Can Microfinance Bring Drinking Water and Sanitation to Third-World Countries?
Microfinance Can Help Lessen the Water and Sanitation Crisis
Microfinancing offers a potential strategy that could significantly assist in beating this challenge and meeting the UN's water and sanitation Sustainable Development Goals for 2030. Microfinance is an infrastructure that provides manageable credit, saving opportunities and other key financial services for under-served populations, and it has achieved a good track record in densely populated rural areas, cities and small towns. It helps jump-start local economy by providing responsible business loans to entrepreneurial individuals who wish to start a small business, thus enabling them to improve their financial situation and provide work for others. It helps people save for education, health, etc., and generally encourages people to gain financial perspective and take control of their money.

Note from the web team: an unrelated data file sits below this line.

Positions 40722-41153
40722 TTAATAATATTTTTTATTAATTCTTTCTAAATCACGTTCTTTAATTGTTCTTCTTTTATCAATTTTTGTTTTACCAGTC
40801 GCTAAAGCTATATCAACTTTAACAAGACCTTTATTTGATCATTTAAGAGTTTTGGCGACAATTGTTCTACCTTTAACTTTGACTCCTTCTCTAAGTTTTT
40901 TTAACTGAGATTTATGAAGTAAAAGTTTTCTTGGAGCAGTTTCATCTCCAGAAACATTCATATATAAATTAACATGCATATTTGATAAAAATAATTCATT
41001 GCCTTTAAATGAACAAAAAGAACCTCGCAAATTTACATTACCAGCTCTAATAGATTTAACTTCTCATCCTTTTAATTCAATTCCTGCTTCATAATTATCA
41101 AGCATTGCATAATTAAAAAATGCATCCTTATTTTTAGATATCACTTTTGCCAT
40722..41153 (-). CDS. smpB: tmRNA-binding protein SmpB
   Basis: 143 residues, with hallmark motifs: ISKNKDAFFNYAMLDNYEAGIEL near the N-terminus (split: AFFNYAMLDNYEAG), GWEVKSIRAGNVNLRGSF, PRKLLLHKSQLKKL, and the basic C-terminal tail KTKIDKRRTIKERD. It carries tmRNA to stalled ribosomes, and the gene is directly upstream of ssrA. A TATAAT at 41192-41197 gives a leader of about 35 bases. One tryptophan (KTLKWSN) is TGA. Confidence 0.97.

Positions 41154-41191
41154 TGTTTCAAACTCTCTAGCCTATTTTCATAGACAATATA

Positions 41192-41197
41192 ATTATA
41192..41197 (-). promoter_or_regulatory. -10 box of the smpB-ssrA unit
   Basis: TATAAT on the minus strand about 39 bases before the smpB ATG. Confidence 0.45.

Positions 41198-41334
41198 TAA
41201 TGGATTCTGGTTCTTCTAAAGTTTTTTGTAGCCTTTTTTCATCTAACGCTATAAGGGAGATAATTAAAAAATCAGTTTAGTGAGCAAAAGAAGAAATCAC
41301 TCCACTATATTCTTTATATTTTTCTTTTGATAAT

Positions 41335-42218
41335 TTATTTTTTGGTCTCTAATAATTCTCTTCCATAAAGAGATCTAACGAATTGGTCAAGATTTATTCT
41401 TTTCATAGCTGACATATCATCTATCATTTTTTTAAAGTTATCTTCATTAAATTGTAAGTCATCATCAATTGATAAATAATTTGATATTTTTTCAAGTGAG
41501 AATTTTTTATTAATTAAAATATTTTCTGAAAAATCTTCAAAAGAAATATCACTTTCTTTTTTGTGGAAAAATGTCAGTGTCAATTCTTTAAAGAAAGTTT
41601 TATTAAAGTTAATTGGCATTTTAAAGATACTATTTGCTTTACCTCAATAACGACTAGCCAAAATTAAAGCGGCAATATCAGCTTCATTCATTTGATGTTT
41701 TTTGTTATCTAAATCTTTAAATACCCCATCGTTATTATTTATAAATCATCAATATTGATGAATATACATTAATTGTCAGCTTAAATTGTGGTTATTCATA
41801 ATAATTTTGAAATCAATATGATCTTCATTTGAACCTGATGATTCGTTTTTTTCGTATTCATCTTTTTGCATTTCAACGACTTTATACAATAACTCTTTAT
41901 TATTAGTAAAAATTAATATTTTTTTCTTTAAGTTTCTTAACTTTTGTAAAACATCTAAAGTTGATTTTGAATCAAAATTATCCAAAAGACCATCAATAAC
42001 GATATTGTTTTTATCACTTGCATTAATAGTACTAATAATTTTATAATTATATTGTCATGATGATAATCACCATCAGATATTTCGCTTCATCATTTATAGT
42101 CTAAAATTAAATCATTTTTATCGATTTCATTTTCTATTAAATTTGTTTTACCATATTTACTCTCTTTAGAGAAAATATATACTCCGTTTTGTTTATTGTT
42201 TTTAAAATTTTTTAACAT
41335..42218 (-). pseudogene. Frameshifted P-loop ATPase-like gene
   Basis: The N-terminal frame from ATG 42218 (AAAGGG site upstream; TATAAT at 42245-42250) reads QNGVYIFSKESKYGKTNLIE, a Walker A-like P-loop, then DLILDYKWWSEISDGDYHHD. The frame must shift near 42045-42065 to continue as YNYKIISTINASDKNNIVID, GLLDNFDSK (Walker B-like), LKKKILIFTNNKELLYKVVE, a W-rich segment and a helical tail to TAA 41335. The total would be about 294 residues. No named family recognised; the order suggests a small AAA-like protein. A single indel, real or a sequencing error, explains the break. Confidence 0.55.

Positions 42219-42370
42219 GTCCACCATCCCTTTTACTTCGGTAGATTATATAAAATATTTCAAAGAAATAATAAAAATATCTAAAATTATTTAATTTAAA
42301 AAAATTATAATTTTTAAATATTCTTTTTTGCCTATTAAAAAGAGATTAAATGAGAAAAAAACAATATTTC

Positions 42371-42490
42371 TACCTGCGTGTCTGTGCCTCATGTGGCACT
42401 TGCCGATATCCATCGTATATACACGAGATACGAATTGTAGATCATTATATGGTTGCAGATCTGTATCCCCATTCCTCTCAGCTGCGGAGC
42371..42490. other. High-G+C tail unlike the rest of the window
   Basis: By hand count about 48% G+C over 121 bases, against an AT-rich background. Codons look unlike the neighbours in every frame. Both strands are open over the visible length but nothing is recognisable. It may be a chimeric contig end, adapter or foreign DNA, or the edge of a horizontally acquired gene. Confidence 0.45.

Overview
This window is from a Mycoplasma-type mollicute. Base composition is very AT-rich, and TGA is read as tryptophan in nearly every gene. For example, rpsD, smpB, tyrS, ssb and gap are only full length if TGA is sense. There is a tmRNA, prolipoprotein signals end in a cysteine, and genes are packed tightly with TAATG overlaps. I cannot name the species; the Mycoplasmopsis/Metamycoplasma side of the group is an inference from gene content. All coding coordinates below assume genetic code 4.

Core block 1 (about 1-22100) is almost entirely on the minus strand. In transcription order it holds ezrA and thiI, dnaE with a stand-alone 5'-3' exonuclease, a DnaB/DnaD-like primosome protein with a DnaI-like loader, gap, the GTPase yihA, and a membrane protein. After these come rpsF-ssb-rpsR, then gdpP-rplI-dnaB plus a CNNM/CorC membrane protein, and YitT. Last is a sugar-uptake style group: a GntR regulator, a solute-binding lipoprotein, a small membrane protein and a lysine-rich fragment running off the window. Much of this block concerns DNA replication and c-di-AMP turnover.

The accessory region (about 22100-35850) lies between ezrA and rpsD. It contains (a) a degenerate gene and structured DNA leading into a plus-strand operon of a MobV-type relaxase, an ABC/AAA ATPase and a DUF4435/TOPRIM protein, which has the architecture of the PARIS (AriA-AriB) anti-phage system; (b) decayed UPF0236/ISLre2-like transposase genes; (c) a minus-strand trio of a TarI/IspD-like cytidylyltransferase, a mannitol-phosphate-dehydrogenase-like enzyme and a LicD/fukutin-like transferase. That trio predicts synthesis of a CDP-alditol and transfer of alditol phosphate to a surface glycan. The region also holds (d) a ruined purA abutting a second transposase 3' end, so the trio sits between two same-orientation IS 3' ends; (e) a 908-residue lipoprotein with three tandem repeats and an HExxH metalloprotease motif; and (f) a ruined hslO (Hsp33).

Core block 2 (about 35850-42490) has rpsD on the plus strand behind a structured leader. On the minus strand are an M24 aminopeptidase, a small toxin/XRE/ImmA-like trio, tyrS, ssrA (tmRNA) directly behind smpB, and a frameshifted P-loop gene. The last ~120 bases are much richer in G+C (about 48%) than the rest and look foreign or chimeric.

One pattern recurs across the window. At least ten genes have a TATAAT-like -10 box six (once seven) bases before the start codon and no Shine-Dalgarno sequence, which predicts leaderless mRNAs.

How Is All This Connected to Water?
It's simple: many residents of these impoverished areas lack water and sanitation services because they cannot afford the hook-up fees or the costs of extending water and sewer lines from nearby locations. By improving private economy, microfinancing can help people pay for domestic water provision and sanitation services. Of course, this is not an all encompassing solution - microfinancing isn't available in all third-world countries, and this problem has to be approached simultaneously from several direction. It isn't an easy solution either -, microfinancing requires infrastructure and collaboration between the state, the banks and private lenders, let alone education. But it is effective, and it can help significantly.